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**Work - Energy Relationship**

The work done by an external force acting on an object causes a change in the mechanical energy of the object

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**Work - Energy Relationship**

The work done by an external force acting on an object causes a change in the mechanical energy of the object Bench press ascent phase initial position = 0.75 m; velocity = 0 final position = 1.50 m; velocity = 0 m = 100 kg g = -10 m/s/s What work was performed on the bar by lifter? What is GPE at the start & end of the press?

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**Work - Energy Relationship**

What work was performed on the bar by lifter? Fd = KE + PE Fd = ½ m(vf –vi)2 + mgh Fd = 100kg * - 10 m/s/s * 0.75 m Fd = 750 J W = Fd W = 100 kg * .75m W = 75 kg m W = 75 kg m (10) = 750 J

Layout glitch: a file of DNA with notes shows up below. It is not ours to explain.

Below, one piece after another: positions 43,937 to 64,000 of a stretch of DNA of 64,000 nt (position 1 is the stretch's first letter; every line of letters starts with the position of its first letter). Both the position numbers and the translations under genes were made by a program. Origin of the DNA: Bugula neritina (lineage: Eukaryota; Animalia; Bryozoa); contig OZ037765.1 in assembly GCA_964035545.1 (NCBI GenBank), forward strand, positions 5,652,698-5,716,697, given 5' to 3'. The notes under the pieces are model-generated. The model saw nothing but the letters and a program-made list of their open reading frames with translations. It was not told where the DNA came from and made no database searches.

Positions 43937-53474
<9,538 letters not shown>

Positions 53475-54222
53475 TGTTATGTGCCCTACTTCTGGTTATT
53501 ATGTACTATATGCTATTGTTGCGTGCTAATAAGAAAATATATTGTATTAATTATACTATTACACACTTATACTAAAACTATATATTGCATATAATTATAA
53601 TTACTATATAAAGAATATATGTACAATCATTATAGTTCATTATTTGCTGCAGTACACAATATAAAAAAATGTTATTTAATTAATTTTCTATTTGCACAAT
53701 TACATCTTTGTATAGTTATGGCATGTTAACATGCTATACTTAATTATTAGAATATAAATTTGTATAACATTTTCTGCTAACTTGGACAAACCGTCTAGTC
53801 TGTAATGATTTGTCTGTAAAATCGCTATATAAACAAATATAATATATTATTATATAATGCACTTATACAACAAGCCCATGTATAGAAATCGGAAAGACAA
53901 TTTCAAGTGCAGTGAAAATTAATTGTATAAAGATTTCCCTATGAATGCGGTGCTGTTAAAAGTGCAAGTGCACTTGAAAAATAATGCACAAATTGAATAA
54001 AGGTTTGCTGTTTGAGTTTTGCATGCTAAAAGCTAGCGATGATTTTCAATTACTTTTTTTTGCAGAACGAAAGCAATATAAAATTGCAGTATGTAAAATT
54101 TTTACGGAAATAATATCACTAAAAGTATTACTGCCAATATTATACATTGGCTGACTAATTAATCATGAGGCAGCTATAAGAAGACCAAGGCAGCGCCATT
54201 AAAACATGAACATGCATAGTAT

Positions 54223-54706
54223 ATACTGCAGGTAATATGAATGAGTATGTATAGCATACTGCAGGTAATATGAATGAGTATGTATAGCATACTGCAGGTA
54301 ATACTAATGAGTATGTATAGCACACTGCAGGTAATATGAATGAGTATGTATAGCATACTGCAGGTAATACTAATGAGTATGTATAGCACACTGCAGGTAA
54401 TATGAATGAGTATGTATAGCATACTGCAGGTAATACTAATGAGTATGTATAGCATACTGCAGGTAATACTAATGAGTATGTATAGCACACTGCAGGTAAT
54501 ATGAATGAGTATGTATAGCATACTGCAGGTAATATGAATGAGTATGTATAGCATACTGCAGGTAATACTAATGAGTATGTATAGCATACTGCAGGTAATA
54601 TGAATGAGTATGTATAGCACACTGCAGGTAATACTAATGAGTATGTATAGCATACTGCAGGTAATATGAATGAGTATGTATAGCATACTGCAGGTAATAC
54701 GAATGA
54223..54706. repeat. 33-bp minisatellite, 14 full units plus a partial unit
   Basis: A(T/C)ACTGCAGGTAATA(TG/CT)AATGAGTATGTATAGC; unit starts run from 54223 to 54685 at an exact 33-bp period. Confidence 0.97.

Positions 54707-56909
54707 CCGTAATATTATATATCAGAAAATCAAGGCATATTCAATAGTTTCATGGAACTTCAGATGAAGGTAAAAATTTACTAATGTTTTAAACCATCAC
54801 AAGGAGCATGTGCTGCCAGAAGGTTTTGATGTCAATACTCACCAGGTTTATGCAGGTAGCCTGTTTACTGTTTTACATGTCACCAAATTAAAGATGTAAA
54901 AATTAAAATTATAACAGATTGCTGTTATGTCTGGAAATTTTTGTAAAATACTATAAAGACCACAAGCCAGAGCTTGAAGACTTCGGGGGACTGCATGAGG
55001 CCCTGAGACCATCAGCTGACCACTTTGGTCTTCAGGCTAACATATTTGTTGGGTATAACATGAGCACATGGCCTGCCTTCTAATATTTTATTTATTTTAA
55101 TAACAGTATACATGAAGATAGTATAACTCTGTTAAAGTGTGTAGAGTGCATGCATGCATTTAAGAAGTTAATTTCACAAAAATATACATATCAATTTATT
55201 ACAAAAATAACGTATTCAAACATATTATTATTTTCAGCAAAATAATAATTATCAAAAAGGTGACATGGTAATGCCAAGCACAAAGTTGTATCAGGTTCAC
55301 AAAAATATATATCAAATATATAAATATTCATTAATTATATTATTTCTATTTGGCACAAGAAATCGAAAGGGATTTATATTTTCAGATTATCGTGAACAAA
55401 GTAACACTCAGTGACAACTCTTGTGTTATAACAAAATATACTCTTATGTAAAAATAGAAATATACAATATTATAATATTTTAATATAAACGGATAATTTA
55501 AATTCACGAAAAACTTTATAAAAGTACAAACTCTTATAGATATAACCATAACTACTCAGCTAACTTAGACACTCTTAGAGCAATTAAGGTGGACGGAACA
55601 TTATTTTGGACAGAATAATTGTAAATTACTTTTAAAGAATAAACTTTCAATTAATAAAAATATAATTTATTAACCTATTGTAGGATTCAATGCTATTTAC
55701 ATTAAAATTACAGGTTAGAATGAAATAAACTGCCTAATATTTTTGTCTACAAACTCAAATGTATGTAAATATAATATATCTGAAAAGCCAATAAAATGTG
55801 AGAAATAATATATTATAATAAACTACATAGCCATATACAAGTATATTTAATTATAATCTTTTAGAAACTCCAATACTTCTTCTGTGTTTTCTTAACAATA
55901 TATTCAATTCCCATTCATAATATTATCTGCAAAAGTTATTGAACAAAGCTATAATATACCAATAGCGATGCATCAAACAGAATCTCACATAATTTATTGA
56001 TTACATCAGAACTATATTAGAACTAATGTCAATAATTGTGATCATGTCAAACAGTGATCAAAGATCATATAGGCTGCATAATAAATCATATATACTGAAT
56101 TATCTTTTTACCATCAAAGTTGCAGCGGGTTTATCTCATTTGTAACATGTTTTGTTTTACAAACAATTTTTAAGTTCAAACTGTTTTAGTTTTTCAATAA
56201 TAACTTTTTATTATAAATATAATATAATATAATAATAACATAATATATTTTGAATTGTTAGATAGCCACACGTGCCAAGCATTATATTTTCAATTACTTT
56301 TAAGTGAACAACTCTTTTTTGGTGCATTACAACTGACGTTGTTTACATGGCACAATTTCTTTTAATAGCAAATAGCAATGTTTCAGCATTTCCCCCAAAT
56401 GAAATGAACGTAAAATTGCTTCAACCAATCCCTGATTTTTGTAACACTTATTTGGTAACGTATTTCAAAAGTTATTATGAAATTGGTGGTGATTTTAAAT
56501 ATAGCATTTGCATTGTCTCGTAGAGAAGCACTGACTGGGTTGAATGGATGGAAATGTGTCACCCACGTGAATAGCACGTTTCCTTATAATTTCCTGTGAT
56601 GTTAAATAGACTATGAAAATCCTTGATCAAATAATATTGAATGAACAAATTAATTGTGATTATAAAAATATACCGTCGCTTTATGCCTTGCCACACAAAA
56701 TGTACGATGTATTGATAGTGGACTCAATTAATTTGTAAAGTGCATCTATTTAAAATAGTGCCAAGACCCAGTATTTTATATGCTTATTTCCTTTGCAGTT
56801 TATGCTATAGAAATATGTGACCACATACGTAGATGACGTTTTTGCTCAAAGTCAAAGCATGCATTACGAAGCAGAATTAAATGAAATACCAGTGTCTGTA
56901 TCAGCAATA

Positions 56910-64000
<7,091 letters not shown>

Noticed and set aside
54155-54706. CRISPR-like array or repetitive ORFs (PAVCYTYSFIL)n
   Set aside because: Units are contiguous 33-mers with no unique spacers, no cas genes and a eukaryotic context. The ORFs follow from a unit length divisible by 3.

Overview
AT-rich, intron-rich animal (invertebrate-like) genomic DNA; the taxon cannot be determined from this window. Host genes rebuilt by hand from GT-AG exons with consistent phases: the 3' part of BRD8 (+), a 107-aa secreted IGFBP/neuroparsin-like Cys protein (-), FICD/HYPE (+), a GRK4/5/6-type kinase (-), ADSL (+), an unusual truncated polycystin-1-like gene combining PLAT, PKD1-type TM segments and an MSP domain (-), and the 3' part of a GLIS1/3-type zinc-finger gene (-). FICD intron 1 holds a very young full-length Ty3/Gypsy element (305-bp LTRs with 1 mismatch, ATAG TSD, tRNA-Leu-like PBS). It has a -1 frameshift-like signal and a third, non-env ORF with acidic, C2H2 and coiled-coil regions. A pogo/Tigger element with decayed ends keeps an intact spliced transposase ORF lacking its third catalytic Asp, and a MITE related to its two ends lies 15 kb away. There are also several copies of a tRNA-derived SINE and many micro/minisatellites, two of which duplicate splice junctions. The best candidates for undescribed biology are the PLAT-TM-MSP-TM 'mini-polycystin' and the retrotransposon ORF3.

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**Work - Energy Relationship**

What is GPE at the start & end of the press? End (ascent) PE = mgh PE = 100 kg * -10 m/s/s * 1.50 m PE = 1500 J Start (ascent) PE = 100 kg * -10 m/s/s * 0.75m PE = 750 J

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**Work - Energy Relationship**

Of critical importance Sport and exercise = velocity increasing and decreasing kinetic energy of a body similar to the impulse-momentum relationship Ft = m (vf-vi)

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**Work - Energy Relationship**

If more work is done, greater energy greater average force greater displacement Ex. Shot put technique ( ). If displacement is restricted, average force is __________ ? (increased/decreased) “giving” with the ball landing hard vs soft

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Power The rate of doing work Work = Fd Units: Fd/s = J/s = watt